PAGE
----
Distributed case based …

  • Ian Watson,

    • AI-CBR, University of Salford

  • Dan Gardingen,

    • Western Air Ltd, Fremantle, Australia

  • “A distributed case-based reasoning application for engineering sales support”

    • Proceedings of IJCAI-99, pages 600-605

  • A $32,000 project over 6 months to trial system

  • Eventually fielded, $127,000 in Pentium notebooks

  • Company estimates system made it $476,000 in 1st year


Distributed case based1

Distributed case based …

  • Sales engineers distributed around Australia

  • Quoting for Air conditioning/Heating systems

  • Each quotation may be complicated

    • sales engineers not qualified to quote

    • fax details to central company

    • wait for central engineers to supply quotation

  • Company previously used database of past installations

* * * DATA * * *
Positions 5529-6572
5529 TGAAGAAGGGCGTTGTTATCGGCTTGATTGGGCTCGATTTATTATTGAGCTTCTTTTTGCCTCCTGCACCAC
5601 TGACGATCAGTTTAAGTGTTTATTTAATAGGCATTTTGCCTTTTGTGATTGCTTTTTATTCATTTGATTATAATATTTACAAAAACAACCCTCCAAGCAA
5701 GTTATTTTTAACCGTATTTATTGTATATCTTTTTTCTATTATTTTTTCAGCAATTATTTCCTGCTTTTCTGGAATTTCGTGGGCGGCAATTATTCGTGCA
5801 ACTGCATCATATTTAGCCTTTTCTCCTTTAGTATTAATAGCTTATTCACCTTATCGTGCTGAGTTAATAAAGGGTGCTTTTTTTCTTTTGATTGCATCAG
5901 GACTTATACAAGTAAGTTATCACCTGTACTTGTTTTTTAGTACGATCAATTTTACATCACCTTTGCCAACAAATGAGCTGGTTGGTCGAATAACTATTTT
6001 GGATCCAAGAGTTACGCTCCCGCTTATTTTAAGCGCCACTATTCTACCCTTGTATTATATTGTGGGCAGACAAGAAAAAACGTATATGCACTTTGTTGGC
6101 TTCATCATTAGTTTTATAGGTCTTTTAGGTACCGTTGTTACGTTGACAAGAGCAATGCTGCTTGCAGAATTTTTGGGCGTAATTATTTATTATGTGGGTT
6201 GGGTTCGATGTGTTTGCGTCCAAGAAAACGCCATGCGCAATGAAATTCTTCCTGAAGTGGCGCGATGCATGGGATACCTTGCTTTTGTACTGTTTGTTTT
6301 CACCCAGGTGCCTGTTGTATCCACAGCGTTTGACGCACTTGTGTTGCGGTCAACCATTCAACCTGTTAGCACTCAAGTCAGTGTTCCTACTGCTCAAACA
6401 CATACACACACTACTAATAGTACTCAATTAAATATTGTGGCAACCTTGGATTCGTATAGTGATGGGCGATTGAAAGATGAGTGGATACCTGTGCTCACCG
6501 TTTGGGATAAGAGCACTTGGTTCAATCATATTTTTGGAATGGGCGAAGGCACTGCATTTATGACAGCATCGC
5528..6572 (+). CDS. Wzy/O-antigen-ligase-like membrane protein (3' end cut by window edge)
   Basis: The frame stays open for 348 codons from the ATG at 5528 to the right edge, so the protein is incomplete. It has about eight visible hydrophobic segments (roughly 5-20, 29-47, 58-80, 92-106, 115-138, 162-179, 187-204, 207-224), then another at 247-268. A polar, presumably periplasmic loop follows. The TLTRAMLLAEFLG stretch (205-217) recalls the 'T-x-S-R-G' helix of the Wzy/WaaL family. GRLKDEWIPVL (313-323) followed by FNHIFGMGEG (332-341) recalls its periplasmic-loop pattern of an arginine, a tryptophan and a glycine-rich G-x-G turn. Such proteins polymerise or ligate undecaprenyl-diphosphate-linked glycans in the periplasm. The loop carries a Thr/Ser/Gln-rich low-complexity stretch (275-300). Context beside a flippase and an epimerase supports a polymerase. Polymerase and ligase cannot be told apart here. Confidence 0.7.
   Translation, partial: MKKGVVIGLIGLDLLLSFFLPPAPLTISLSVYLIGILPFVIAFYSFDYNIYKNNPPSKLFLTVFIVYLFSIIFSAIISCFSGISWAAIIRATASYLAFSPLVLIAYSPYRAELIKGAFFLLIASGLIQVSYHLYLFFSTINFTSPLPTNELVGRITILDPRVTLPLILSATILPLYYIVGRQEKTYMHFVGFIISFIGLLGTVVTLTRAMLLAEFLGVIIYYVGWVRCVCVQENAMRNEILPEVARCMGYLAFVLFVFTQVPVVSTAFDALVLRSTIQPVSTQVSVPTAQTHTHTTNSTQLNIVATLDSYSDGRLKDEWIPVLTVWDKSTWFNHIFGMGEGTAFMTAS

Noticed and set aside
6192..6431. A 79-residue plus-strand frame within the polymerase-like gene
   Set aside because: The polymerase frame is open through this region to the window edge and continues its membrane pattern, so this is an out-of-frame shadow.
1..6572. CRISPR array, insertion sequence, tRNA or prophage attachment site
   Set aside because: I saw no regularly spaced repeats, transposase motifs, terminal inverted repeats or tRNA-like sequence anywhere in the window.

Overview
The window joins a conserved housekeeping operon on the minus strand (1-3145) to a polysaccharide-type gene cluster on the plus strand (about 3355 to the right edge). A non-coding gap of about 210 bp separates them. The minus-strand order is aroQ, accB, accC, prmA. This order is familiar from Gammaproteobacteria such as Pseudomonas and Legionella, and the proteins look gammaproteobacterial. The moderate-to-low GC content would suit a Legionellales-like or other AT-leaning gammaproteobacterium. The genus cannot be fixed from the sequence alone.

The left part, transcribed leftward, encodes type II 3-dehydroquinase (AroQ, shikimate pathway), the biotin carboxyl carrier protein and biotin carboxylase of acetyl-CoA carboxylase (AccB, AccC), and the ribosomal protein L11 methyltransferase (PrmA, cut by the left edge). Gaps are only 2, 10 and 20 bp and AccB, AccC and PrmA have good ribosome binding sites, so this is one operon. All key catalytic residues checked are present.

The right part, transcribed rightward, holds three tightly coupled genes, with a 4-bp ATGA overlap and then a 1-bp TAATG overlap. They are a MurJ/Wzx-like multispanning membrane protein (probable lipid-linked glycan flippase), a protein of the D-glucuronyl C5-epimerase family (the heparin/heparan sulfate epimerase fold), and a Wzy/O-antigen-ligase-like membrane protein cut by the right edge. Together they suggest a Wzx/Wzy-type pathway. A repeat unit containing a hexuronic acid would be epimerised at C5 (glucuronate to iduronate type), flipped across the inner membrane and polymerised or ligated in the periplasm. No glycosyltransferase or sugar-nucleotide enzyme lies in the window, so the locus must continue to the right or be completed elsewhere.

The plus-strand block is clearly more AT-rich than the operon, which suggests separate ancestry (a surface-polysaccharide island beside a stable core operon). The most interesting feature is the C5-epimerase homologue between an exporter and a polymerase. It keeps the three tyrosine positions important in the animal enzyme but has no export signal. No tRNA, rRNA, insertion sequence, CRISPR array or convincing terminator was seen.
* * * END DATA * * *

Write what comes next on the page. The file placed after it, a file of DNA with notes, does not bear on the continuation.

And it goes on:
• hard for sales staff to find similar quotes

  • How could Case based reasoning system help?


Case based reasoning

Case based reasoning

  • a problem solving strategy using existing cases

    • to automate ‘knowledge reuse’

    • assume previous cases have been correctly dealt with

    • cases might have been addressed by humans

  • associate with a case a set of feature-value pairs

    • together form a unique index for the case

    • possibly weight features with importance score

  • use existing case database to help with new cases

    • calculate index of new case

    • find some number of the ‘closest’ cases

    • use these to help treat new case


Cases for hvac

Cases for HVAC

  • HVAC = heating, ventilation, air conditioning

  • Each case contains 60 fields for retrieval

    • plus further fields describing installation

    • plus links to ftp area for download

  • Aim is to find some ‘nearest neighbour’ cases

  • From these, sales staff can look at a small number of similar cases, and adapt quotes